American Philosophical Society
Member History

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1. Mathematical and Physical Sciences[X]
102. Chemistry and Chemical Biochemistry[X]
1Name:  Dr. Paul J. Crutzen
 Institution:  Max Planck Institute for Chemistry
 Year Elected:  2007
 Class:  1. Mathematical and Physical Sciences
 Subdivision:  102. Chemistry and Chemical Biochemistry
 Residency:  International
 Living? :   Deceased
 Birth Date:  1933
 Death Date:  January 28, 2021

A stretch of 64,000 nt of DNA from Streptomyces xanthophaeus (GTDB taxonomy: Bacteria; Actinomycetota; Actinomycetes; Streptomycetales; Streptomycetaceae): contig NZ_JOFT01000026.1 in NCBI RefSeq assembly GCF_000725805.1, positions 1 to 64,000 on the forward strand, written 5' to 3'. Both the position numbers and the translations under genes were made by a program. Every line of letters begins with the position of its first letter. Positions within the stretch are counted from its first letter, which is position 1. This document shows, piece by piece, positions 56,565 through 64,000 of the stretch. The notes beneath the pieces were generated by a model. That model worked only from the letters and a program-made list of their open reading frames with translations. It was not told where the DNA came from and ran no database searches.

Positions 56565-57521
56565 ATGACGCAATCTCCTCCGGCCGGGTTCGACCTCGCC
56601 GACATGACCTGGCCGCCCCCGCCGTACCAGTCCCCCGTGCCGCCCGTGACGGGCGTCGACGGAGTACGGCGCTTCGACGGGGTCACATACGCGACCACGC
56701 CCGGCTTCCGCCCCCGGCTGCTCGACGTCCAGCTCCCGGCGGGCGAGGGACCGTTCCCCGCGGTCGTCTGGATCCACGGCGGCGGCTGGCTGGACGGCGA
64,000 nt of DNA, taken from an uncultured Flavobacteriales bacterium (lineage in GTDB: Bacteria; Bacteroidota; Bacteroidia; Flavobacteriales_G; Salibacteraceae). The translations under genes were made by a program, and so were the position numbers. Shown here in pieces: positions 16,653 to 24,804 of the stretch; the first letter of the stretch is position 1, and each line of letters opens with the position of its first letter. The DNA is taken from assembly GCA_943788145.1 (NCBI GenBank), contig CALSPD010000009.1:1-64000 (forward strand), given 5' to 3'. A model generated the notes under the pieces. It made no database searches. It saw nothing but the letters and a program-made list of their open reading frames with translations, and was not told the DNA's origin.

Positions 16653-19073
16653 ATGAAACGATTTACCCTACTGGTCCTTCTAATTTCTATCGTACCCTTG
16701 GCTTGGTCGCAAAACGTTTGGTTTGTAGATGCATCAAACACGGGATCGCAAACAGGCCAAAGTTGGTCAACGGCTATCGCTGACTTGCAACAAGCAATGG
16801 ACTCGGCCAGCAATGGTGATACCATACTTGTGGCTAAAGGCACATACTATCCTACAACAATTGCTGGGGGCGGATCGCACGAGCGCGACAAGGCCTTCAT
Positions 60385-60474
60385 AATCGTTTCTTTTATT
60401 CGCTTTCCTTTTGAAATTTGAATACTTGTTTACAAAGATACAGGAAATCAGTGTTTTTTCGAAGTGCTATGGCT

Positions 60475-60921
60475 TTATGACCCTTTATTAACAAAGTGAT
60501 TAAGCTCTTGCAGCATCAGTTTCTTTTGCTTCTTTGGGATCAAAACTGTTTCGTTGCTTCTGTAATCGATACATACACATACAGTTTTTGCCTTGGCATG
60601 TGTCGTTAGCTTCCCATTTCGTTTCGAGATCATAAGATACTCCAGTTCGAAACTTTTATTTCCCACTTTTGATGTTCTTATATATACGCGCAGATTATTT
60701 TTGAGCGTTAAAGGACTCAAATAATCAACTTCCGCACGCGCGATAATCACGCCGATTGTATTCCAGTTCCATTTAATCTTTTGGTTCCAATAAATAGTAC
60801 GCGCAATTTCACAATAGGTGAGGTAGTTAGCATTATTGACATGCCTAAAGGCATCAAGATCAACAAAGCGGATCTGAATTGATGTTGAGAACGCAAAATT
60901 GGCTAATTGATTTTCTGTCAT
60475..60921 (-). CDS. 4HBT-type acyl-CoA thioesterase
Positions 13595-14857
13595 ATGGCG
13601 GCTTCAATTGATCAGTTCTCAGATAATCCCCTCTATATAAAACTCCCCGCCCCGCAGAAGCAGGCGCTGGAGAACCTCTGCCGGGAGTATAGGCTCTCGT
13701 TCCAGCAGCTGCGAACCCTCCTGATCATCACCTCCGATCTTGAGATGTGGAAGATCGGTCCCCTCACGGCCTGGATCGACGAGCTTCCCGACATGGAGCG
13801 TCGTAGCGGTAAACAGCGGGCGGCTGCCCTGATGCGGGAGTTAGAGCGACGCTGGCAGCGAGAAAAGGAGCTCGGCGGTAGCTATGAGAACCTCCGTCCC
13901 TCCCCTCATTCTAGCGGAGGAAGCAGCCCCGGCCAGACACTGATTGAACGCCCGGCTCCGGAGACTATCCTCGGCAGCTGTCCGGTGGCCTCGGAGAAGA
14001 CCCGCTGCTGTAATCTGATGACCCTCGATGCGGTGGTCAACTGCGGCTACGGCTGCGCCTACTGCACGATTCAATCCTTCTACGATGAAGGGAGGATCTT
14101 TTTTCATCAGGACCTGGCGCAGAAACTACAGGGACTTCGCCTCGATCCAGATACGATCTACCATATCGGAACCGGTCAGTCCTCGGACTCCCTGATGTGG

Paul Crutzen was a professor at the Scripps Institution of Oceanography's Center for Atmospheric Sciences from 1992 to 2008. He was also Professor Emeritus at the Institute for Marine and Atmospheric Sciences, Utrecht University, and the former director of the Max Planck Institute for Chemistry. He has made substantial and fundamental contributions to our understanding of the formation and decomposition of ozone - processes that are also affected by our emissions of different kinds of gas. In particular, he has shown the importance of nitrogen oxides for the ozone balance. Crutzen has also made contributions to the understanding of how the reactions that decompose ozone are considerably reinforced by cloud particles in the stratosphere. That the dilution of the ozone layer is strongest just above the poles of the earth - in particular over Antarctica - is due to this effect. The extremely low temperatures lead to the creation of a very large amount of cloud particles. Research on the chemical mechanisms in the ozone layer has shown signs of the negative impact of humans. There are now far-reaching international agreements on the prohibition of emission of freons and other gases destroying ozone in the so-called Montreal Protocol. Crutzen has also studied how ozone is created in the lower stratum of the atmosphere, the troposphere, where the amount of ozone has increased in the last century due to car exhausts and other emissions. Besides contributing to the greenhouse effect, ozone close to the ground also causes damage to crops and human health. Paul Crutzen shared the 1995 Nobel Prize in Chemistry with Mario Molina and Sherwood Rowland. His most recent interests are in the following areas: global modeling of atmospheric chemical processes (2-D, 3-D) for troposphere, stratosphere and lower mesosphere; interactions of atmospheric chemistry with climate; studies of the potential role of halogen photochemistry with ozone in the marine boundary layer; and tropospheric chemistry, including the role of biomass burning in the tropics and subtropics. More recently Crutzen has involved himself with studies of geo-engineering to reduce the heating of Earth's climate by carbon dioxide emissions. He also published a paper showing that the production of biofuels (e.g. ethanol from maize and biodiesel from rapeseed) to replace fossil fuels may not cool climate. Crutzen also proposed that over the past 200 years human activities have grown so much that the introduction of a new geologic epoch, the Anthropocene, is justified. He died on January 28, 2021.
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